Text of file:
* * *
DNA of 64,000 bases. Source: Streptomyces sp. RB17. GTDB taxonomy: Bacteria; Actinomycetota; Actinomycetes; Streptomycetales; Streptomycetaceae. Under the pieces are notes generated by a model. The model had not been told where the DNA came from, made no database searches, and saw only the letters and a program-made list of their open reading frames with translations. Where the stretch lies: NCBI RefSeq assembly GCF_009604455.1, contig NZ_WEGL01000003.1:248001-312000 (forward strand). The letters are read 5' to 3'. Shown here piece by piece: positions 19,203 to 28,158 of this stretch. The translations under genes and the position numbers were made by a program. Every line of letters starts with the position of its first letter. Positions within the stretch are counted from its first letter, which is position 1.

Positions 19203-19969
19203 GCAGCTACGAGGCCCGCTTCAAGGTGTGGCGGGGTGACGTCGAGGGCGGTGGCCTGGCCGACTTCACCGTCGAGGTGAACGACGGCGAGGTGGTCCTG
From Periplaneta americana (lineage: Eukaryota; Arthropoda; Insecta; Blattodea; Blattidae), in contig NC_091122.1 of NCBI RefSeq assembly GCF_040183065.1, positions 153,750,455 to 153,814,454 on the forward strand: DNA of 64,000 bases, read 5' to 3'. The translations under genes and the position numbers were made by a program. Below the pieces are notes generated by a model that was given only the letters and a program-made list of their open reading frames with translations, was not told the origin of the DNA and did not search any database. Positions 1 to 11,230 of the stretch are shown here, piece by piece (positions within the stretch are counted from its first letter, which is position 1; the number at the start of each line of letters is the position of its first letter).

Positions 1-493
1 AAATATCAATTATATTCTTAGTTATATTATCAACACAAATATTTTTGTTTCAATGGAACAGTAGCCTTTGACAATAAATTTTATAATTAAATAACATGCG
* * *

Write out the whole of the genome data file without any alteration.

DNA of 64,000 bases. Source: Streptomyces sp. RB17. GTDB taxonomy: Bacteria; Actinomycetota; Actinomycetes; Streptomycetales; Streptomycetaceae. Under the pieces are notes generated by a model. The model had not been told where the DNA came from, made no database searches, and saw only the letters and a program-made list of their open reading frames with translations. Where the stretch lies: NCBI RefSeq assembly GCF_009604455.1, contig NZ_WEGL01000003.1:248001-312000 (forward strand). The letters are read 5' to 3'. Shown here piece by piece: positions 19,203 to 28,158 of this stretch. The translations under genes and the position numbers were made by a program. Every line of letters starts with the position of its first letter. Positions within the stretch are counted from its first letter, which is position 1.

Positions 19203-19969
19203 GCAGCTACGAGGCCCGCTTCAAGGTGTGGCGGGGTGACGTCGAGGGCGGTGGCCTGGCCGACTTCACCGTCGAGGTGAACGACGGCGAGGTGGTCCTG
From Periplaneta americana (lineage: Eukaryota; Arthropoda; Insecta; Blattodea; Blattidae), in contig NC_091122.1 of NCBI RefSeq assembly GCF_040183065.1, positions 153,750,455 to 153,814,454 on the forward strand: DNA of 64,000 bases, read 5' to 3'. The translations under genes and the position numbers were made by a program. Below the pieces are notes generated by a model that was given only the letters and a program-made list of their open reading frames with translations, was not told the origin of the DNA and did not search any database. Positions 1 to 11,230 of the stretch are shown here, piece by piece (positions within the stretch are counted from its first letter, which is position 1; the number at the start of each line of letters is the position of its first letter).

Positions 1-493
1 AAATATCAATTATATTCTTAGTTATATTATCAACACAAATATTTTTGTTTCAATGGAACAGTAGCCTTTGACAATAAATTTTATAATTAAATAACATGCG